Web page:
Overlap Sheds

Overlap sheds are the most cost-effective and straightforward type of shed construction. They are made by nailing 8mm rough-sawn timber boards to the vertical bearers of the shed, with each board overlapping the previous one. This design allows the timber to expand and contract with seasonal changes without warping. Additionally, the overlapping boards provide efficient drainage of rainwater. However, it is worth noting that this type of shed does not form a tight seal, which makes it more vulnerable to moisture and drafts. While this is not a concern for storing garden tools and equipment, if you plan to spend significant time in your shed for leisure or hobby activities, you may want to consider a tongue and groove or overlap-matched shed for better protection against the elements.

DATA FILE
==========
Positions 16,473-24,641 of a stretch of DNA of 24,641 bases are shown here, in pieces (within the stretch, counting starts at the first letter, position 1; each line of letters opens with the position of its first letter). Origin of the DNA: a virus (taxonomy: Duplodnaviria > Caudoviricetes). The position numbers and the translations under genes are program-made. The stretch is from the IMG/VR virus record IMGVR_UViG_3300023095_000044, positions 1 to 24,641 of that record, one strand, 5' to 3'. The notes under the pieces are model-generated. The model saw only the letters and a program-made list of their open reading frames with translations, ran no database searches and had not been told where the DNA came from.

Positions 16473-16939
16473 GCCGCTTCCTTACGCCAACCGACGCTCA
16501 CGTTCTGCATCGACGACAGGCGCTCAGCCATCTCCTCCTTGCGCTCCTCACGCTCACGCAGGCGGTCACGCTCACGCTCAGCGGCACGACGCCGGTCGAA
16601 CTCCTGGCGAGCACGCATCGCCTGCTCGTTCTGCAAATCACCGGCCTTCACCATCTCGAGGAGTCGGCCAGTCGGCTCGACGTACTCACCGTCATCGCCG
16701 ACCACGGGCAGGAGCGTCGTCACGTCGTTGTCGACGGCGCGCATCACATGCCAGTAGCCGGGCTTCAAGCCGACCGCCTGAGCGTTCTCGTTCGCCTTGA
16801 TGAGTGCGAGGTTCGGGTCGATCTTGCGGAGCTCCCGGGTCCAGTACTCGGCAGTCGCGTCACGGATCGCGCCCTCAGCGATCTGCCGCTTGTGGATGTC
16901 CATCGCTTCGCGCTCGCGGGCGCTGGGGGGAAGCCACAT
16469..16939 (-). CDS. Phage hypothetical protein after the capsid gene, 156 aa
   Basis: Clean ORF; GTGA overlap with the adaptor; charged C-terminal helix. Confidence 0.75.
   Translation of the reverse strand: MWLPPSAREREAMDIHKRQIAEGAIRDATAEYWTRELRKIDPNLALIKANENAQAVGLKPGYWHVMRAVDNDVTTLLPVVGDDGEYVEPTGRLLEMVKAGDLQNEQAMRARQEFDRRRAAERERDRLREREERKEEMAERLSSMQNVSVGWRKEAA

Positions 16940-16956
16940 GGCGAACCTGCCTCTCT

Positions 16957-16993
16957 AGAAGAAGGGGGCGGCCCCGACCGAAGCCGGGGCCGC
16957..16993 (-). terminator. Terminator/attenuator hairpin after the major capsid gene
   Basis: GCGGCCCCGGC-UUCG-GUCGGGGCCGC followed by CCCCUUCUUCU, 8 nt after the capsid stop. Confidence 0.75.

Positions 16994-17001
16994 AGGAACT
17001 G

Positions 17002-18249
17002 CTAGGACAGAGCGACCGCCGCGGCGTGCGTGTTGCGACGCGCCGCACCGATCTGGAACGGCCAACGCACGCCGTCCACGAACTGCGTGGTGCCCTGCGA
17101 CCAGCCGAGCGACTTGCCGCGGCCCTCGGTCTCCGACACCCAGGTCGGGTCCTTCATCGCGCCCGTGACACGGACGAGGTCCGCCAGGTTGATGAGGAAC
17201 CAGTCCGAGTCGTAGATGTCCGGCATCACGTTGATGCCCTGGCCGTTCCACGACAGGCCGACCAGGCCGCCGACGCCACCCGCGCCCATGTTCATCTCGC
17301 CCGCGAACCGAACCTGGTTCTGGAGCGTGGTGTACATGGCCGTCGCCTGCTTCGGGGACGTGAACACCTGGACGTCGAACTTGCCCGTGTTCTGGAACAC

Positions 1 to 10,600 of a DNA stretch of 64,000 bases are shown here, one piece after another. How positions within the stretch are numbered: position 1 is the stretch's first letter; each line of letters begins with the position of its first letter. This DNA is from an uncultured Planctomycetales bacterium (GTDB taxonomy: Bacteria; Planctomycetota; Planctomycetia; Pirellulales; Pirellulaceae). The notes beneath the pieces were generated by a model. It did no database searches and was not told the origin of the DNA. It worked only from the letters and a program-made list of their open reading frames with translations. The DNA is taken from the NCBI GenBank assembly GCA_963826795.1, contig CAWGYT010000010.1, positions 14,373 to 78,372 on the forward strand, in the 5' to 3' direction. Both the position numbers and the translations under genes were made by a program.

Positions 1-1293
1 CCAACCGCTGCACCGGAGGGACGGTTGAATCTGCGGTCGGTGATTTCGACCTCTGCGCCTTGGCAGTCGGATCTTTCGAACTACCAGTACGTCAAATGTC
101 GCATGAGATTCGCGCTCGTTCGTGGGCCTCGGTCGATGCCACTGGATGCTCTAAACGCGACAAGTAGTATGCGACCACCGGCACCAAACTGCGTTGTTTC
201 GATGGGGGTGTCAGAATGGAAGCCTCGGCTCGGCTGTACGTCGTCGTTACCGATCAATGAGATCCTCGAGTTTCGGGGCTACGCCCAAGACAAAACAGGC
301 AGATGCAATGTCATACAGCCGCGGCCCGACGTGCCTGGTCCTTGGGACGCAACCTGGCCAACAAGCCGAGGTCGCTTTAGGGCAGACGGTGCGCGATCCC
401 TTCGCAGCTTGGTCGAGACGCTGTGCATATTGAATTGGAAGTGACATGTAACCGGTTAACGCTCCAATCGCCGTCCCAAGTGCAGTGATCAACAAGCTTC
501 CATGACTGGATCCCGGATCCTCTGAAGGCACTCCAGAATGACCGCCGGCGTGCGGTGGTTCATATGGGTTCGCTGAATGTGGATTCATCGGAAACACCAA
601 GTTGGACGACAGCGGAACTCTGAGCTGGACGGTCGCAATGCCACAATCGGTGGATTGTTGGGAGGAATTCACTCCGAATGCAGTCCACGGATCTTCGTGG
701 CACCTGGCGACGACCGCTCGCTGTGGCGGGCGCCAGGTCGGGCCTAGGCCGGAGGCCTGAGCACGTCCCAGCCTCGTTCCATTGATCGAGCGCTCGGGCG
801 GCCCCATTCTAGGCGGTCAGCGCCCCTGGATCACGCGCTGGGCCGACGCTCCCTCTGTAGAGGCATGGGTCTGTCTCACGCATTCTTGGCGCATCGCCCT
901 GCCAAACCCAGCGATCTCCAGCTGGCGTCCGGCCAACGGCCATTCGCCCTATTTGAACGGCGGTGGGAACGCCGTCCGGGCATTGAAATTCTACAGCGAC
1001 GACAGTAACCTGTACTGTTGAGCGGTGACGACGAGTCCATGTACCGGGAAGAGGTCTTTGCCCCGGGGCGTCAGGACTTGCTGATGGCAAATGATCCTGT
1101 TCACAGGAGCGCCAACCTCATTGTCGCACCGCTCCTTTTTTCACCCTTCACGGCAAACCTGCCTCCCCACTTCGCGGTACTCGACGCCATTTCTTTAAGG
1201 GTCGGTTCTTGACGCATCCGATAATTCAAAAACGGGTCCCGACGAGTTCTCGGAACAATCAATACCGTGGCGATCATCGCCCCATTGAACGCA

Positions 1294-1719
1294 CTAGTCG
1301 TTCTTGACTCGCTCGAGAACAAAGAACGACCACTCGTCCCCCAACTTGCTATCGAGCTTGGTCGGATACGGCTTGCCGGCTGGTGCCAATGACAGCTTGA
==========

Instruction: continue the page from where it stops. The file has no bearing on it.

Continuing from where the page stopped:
Shiplap Construction

Shiplap cladding shares many similarities with tongue and groove sheds, including its strength and appearance. To create shiplap cladding, a recess is cut into the edge of each timber board, allowing the boards to overlap slightly. This design creates a relatively tight seal, providing excellent protection against the elements while also allowing for effective drainage of rainwater. Shiplap cladding is known for its durability and security, ensuring that your shed will withstand harsh weather conditions and keep your belongings safe and secure.

Tongue & Groove Construction

If you are looking for a larger shed that will serve as a garden workshop, we recommend choosing a shed with a tongue and groove construction made from thicker, smooth-planed 12mm boards. The interlocking design of the thicker boards creates a tight seal that offers superior protection against draughts and rain, which is essential if you plan to spend many hours inside the shed. Additionally, the use of 12mm boards results in less movement in the wood due to seasonal variations in temperature and humidity, ensuring greater stability and durability over time.